Six transport trends to watch in 2021

January 21, 2021

2020 saw significant changes in transport, some more temporary than others. We untangle a number of key trends that are likely to define 2021.

Electric vehicle sales accelerating

Electric vehicle sales surged in 2020 despite dealerships being closed for much of spring. The 119% increase (570,000 units) in EV sales stood in marked contrast to the 29% drop in total vehicles sales for the first three quarters of the year. This was largely driven by the need to comply with 2020 car CO2 targets which is expected to bring 2020’s EV market to around 10%. But caution is needed: plug-in hybrids, which T&E has shown can have emissions three to eight times higher than lab test results, saw a threefold increase in sales.

T&E will publish an analysis of the 2020 EV car sales in February.

The online shopping splurge keeping vans on the road

With shops closed, the world was forced to go online. During the first lock-down e-commerce picked up by around 30% in April compared to 2019 and individual delivery firms saw growth ranging from 15% to a whopping 50%. What this means for the climate, however, is less clear. With significantly more home deliveries, a shift to zero-emission trucks and vans is needed to ensure this doesn’t lead to more polluted cities.

This year T&E will be taking a deep dive into vans and their environmental impact, so stay tuned.

Who needs it anyway? Oil prices sank, don’t expect them to rise back up again

Oil prices fell due to a drop in demand and, despite demand picking up again, prices remain low.  Prices of petrol and diesel – before tax – dropped by a third in the EU, however, drivers saw a much smaller reduction thanks to high fuel taxation. The global price of Jet A1 fuel (aviation fuel) dropped more markedly from around €440 per thousand litres at the beginning of January to €98 per thousand litres in mid-April. With changes to fuel consumption – for example, due to electric cars and home working – it may be that 2019 was the year of peak oil.

(Most) flights stay grounded

No wonder jet fuel prices took a hit. With holidays and business trips cancelled across the world flight numbers plummeted. But not all downturns are made equal. Commercial flights suffered the most and although holiday traffic is likely to rebound to some extent, many business trips might be more dispensable in a world of Zoom and Microsoft Teams. Cargo was least affected and private jets jumped quickly back to their 2019 summer peak.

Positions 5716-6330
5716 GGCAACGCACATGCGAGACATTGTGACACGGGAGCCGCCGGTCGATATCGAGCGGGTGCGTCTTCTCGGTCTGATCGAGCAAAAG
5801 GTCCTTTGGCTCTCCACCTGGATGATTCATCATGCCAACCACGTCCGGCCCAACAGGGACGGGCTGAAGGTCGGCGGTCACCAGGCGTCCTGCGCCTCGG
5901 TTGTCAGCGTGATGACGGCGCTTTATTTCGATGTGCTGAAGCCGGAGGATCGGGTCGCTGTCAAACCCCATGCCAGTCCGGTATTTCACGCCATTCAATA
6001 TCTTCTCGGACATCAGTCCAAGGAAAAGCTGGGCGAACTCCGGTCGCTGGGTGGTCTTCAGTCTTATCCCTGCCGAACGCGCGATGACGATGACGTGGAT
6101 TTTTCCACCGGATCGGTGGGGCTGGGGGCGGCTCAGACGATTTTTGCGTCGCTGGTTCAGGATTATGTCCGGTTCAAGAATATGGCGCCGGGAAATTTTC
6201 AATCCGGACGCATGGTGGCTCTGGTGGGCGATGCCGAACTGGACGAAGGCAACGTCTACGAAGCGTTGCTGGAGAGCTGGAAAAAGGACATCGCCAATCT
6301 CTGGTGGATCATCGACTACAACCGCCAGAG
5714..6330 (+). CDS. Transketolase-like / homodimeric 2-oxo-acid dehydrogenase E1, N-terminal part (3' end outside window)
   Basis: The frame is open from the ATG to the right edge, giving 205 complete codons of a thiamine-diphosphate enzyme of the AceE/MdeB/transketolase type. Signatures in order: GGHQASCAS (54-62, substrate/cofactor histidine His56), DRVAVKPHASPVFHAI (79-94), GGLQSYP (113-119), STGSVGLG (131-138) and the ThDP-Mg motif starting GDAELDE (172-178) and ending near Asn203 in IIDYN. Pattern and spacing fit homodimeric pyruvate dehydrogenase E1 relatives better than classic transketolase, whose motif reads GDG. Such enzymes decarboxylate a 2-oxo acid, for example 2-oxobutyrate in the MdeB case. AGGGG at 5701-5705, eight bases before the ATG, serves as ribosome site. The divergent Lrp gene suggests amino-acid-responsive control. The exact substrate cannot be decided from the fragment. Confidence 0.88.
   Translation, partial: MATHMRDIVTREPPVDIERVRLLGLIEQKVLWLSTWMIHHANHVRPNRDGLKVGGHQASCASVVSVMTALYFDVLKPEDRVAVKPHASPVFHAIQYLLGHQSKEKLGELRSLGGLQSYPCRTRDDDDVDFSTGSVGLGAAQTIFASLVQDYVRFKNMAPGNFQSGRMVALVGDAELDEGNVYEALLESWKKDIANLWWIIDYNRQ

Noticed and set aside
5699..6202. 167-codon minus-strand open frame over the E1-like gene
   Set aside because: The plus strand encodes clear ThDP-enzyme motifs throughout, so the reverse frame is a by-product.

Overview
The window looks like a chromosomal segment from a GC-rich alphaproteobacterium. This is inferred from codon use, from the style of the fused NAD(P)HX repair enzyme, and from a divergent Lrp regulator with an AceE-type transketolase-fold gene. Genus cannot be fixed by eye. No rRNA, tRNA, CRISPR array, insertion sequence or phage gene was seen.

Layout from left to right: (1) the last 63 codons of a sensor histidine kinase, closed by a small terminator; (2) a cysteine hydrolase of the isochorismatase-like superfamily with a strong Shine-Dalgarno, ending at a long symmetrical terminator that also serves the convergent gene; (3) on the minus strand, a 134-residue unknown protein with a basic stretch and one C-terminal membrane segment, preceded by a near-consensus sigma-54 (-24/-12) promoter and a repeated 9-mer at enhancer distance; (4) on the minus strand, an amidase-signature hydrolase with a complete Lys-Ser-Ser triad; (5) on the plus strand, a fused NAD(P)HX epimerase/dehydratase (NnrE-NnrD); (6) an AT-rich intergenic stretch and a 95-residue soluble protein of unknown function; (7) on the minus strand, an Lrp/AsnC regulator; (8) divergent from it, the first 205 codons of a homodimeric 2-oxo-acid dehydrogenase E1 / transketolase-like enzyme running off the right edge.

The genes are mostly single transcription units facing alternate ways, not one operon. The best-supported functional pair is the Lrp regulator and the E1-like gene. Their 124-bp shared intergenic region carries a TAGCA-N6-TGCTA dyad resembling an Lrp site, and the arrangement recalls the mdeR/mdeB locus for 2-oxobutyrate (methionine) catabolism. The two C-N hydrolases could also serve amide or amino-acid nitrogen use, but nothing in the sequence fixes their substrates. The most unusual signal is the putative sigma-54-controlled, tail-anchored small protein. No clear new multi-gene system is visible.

A T&E report in the coming months takes a deeper look into the world of private jet-setters.

The fear is real: public transport being avoided like the plague

Fears of airborne infection have reduced passenger numbers on buses, trams and trains across Europe (see example of the UK) with a survey finding Spaniards feeling more insecure in public transport than anywhere else – even bars. Public transport is recovering a lot slower than private motor vehicles, and despite this being a boon for walking and cycling, that’s a major problem for air pollution. Cities will need to allay fears over safety if they are to tackle air pollution (a major public health concern) and climate change.

The march of renewables

And while much economic activity ground to a halt in 2020, renewables’ continued their ascent, taking a greater chunk of energy share.

In Germany, renewable electricity generation grew 12.3 TWh, or 5.1%, compared to 2019, while at the same time coal-fired generation decreased 37.3 TWh. This reduction in coal was possible thanks to impressive renewables growth and also a reduction in total electricity demand (see chart). Belgium and the Netherlands were the major European success stories seeing 31% and 39% increases in renewables generation respectively with Italy a notable laggard.

A higher share of renewables is good news, but it is important to look at the specific type of renewable energy being used. Solar and wind energy are sustainable, burning biomass is not.

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